Keywords, boolean operators, wildcards, and other search tools can all be used together to create search strings.

Use parentheses () to group together search terms and operators, following order of operations.

  • Example: forest* AND ("carbon sequestration" OR "carbon stock") AND ("climate change" OR "global warming")

It's a good idea to keep a record of your search strings to avoid duplication of your searching efforts! Many databases also allow you to save your searches.

Step 3: Review and refine your results

SciFinder, Reaxys, and Web of Science all provide search filters that can be used to refine your initial search results.

Use these filters to customize your results and identify the articles most relevant to your topic: 

  • Publication Year: Select the date range most relevant to your search (e.g., are you looking for older foundational studies, or more recent research?) 
  • Document Type: Select the document type most relevant to you (e.g., patent, article, review, etc.). It can be helpful to filter for Review Articles if you are new to a topic and want to get a broad overview. These can also point you to additional relevant studies through citation tracking.
  • Subject: Use the database identified subject classifications to narrow your results (e.g., Reayxs Index Terms, Web of Science Categories)
  • Authors: Look for more work or related research published by the same authors 

Each database has multiple  filters to choose from (e.g., patent office, language, reaction class, substance role, etc.).  Play around with the different options to see how they improve your search results!

Step 4: Find related studies with citation tracking

Once you've found a relevant paper, you can use citation tracking to quickly locate related studies!

  • Forward Citation Tracking: Find the papers that have cited an article (What novel studies have since cited this paper, or have built upon this research?)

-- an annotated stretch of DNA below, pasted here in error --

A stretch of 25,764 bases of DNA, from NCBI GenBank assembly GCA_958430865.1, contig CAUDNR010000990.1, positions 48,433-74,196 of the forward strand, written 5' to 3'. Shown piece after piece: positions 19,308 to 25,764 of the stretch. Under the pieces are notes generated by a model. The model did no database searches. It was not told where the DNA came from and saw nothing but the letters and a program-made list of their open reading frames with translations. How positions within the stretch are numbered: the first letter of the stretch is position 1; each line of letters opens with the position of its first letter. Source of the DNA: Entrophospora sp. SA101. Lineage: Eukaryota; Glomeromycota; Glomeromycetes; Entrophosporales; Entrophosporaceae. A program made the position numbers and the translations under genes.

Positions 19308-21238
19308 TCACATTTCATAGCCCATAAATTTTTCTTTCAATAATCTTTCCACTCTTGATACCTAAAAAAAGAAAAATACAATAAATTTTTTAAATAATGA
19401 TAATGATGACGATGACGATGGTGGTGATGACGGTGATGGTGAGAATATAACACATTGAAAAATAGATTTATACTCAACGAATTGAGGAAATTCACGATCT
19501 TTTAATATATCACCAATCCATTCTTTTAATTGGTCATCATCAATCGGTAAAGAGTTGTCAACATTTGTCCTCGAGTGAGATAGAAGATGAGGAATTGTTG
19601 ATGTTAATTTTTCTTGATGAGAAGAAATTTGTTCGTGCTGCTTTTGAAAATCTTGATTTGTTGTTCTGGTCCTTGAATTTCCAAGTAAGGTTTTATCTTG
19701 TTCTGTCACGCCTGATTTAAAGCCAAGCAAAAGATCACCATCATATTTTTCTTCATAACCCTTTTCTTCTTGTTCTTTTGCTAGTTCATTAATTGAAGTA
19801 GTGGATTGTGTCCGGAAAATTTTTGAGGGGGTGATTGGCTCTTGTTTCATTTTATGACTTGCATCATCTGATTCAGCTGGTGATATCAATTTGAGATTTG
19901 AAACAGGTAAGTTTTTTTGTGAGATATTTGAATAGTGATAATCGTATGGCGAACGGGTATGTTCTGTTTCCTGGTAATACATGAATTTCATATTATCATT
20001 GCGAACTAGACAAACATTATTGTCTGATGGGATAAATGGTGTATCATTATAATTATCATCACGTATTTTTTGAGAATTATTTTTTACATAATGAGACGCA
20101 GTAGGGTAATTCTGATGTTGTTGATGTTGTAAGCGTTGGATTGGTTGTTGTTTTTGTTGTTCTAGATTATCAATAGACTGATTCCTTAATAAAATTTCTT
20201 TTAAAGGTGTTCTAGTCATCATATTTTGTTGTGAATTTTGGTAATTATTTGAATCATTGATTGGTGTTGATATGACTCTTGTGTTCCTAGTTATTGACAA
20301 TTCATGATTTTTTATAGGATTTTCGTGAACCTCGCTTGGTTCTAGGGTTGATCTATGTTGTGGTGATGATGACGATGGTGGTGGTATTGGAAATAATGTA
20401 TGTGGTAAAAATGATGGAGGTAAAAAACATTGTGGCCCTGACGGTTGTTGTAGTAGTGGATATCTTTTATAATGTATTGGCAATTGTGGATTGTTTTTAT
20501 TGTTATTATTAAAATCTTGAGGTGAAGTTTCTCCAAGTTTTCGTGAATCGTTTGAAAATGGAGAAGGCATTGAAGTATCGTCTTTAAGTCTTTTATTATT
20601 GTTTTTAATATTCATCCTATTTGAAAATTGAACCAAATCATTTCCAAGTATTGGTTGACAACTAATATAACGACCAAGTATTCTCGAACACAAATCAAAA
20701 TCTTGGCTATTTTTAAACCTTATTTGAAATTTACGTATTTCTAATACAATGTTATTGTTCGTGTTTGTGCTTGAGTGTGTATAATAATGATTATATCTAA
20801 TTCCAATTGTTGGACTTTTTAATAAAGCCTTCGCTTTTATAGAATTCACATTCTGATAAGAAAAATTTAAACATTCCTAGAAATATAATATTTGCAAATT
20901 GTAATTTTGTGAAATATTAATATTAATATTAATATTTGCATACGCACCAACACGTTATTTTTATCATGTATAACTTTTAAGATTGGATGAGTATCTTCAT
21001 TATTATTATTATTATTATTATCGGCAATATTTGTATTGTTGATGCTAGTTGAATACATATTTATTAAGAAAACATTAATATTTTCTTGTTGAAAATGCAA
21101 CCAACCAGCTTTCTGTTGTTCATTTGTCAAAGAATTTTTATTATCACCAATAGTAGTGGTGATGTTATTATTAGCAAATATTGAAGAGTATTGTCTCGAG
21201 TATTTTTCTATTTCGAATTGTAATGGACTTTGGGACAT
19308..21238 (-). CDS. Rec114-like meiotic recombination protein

• Backward Citation Tracking: Find the papers that an article has cited in their reference list (What studies did this paper draw on, or what foundational research was it influenced by?)

Web of Science has the most powerful citation tool, tracking articles back to the early 1900s. Citation tracking is possible in several other databases though, including SciFinder-n, Scopus, and Google Scholar. 

See below for instructions on how to use citation tracking tools in Web of Science and SciFinder-n.

Web of Science

Find and select an article in Web of Science to access the Citation Network data. Select the numbers within the Citation Network section to see a full list of the articles in Web of Science that have cited ("Citations") and are cited by ("Cited References") the article.

A screenshot of an article screen within Web of Science. The Citation Network section on the upper right-hand side of the screen is highlighted.



Select an article in SciFinder-n to access the citation data. Select the "Citing" button to see a full list of papers that have cited this article (forward tracking). Scroll to the bottom of the page and expand the "Cited Documents" section or select the "View Cited Documents" button to see a list of papers available in SciFinder that are cited in the article (backward tracking).

A screenshot of an article screen within SciFinder-n. The "citing" button in the upper menu directly below the article title is highlighted. The "view cited documents" button in the "Cited Documents" section at the bottom of the screen is highlighted.